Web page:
Baby Formulas as Good as Breastmilk? Part 1
I was speaking to a close friend yesterday and she was talking about the infant formula scarcity right now. She knew some women who were really at a loss for the formula.
She was saying that it was suspicious that the lack of baby formula on the shelves at the grocery stores right now was due to a particular billionaire who was releasing his own infant formula into the market.
I thought that was interesting because something similar happened with the seed oils and/or margarine years ago. Saturated fat was demonized and people were told that vegetable oil or margarine was the only way to go. And we all know what happened as a result – health problems from increased free radicals that are linked to all degenerative diseases.
One top prenatal education book I read recently stated that research studies on infant formulas vs breastmilk show there is no difference between the two for health. But there is no way this can be true. The history of formula for babies is checkered at best. No one knew how to create the formula in the beginning for many decades. It wasn’t until the Industrial Revolution that a refined, hygienic feeding bottle was available
First Milk Substitutes were Animal Milk
Because clay vessels with a nipple-shaped spout were found in graves of newborn infants, scientists analyzed the residue in them and found casein from animal’s milk. The animal milk was a substitute for breastmilk.
Substituting animal milk for breastmilk makes sense. In fact, how many times have you seen videos of a cat that breastfed a puppy or vice versa? Still, the milks of different species are very much different.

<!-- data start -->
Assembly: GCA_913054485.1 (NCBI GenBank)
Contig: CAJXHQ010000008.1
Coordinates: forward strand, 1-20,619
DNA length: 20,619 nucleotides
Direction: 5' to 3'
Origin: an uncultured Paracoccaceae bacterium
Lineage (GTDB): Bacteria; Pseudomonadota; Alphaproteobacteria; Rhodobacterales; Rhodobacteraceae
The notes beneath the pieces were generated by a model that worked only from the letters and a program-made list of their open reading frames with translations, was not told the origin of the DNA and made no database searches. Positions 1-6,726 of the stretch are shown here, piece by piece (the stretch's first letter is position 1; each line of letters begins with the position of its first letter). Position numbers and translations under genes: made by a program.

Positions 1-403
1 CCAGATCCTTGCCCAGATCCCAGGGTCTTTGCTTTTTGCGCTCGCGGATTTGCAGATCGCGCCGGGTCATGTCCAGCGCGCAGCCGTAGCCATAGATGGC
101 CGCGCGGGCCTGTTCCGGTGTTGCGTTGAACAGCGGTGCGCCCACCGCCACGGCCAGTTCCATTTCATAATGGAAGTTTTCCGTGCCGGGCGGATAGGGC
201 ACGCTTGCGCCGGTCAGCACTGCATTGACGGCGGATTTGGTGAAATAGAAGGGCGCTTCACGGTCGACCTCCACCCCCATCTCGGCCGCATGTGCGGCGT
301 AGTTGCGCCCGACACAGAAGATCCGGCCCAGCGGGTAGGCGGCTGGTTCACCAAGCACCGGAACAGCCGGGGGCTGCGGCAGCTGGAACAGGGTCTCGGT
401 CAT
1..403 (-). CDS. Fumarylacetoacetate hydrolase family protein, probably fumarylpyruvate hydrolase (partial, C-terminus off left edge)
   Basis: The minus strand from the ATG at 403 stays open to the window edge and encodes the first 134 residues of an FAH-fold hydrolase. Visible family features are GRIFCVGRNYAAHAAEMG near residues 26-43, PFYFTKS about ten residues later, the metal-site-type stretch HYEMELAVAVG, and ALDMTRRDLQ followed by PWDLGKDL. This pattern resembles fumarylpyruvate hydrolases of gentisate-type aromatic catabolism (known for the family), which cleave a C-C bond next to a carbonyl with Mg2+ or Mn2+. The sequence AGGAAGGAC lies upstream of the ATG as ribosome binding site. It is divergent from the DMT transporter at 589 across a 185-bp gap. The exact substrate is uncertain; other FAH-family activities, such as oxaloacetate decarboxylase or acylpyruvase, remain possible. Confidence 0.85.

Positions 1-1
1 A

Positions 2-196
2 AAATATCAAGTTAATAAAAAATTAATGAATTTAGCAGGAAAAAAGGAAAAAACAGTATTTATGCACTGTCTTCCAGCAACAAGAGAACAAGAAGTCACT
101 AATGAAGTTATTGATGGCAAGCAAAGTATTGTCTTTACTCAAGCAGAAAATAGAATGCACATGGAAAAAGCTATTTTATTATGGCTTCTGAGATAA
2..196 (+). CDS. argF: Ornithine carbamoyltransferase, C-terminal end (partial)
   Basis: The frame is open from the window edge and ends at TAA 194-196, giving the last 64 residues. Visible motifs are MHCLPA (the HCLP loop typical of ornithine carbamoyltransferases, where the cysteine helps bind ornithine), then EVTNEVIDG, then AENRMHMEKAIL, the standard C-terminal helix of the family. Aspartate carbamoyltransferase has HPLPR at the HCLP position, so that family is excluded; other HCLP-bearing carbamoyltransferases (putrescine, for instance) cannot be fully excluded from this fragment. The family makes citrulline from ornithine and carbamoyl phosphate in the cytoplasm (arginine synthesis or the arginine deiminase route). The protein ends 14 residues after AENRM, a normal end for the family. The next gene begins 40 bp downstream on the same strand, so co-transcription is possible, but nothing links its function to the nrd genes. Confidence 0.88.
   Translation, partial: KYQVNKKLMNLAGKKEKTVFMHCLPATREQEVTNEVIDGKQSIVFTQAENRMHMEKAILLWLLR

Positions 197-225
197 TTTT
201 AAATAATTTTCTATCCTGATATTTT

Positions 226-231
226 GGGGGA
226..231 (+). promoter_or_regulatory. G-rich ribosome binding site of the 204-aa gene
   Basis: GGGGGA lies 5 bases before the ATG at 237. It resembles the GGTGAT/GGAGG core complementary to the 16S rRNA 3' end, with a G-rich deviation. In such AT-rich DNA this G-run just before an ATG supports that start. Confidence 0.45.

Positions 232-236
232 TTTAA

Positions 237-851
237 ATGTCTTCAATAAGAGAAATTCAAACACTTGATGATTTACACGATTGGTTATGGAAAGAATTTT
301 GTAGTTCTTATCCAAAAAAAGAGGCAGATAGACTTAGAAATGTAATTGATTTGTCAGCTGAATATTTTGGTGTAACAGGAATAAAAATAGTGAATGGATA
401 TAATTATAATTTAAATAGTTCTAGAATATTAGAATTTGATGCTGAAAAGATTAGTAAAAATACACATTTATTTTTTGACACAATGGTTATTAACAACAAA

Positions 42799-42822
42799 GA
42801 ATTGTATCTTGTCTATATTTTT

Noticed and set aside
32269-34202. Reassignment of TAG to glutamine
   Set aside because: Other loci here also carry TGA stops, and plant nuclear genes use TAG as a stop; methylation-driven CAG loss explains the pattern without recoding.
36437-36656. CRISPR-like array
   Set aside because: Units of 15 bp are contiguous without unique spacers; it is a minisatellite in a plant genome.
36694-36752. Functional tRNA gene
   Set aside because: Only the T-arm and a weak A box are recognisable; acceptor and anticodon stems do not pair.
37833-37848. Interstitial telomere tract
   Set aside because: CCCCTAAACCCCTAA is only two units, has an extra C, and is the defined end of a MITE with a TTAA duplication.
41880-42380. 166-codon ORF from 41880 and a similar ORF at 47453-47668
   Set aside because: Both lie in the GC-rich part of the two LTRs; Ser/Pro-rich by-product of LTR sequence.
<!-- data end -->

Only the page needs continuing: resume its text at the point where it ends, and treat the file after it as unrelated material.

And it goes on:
Synthetic Formulas Show Up
In 1865, a chemist formulated and patented a liquid and powdered infant formula. It was composed of cow’s milk, wheat, malt flour, and potassium bicarbonate and marketed as the perfect infant food.
Evaporated milk was patented in 1835, and in 1853, sugar was added to it and called it condensed milk. Both were used as infant food. Pediatricians recommended evaporated milk for infant feeding between 1930 and 1940.
By 1883, 27 patented brands of infant food were on the market. They came in powdered form and consisted of carbs (sugars, starches, and dextrins) added to milk. They lacked protein, vitamins, and minerals.
The friend I mentioned in the beginning of this article told me something that was alarming. She said she told her friend to make her own infant formula like they had when she grew up – a mix of Karo syrup and evaporated or condensed milk.
Well, this is a sure recipe for early death. About 15 years ago, I worked with some medical doctors in Arizona writing a book for them and had to read all the studies on something called Advanced Glycation Endproducts (AGEs). There were hundreds of these studies. AGEs are toxic compounds that are formed when protein or fat combine with sugar in the bloodstream. The reaction that occurs is called glycation.
AGEs play a big role in the rise of diabetes and metabolic disease worldwide. When AGEs get into the body from foods, they multiply exponentially and cause rapid aging as well as chronic inflammatory disease, hardening of the arteries and neurodegenerative disease. If someone is a diabetic and they eat high AGEs foods (hot dogs and pizza are amongst the highest), you can expect that person to develop all the complications a lot sooner than a diabetic that doesn’t eat high AGEs foods.
Well, the evaporated/condensed milk is already high in AGEs and then adding Karo syrup to it is a recipe for glycation in a huge way. So her recommendation about creating infant formula with those ingredients was literally the kiss of death and she didn’t know it.
We often wonder why there are so many cases of people with chronic diseases. How much of it goes back to the infant formulas of the 1920-1950s?
Let’s take up this topic again in the next part of the series.
Reference: Stevens EE. A History of Infant Feeding. J Perinat Edu. 2009 Spring;18(2):32-39. https://www.ncbi.nlm.nih.gov/pmc/articles/PMC2684040/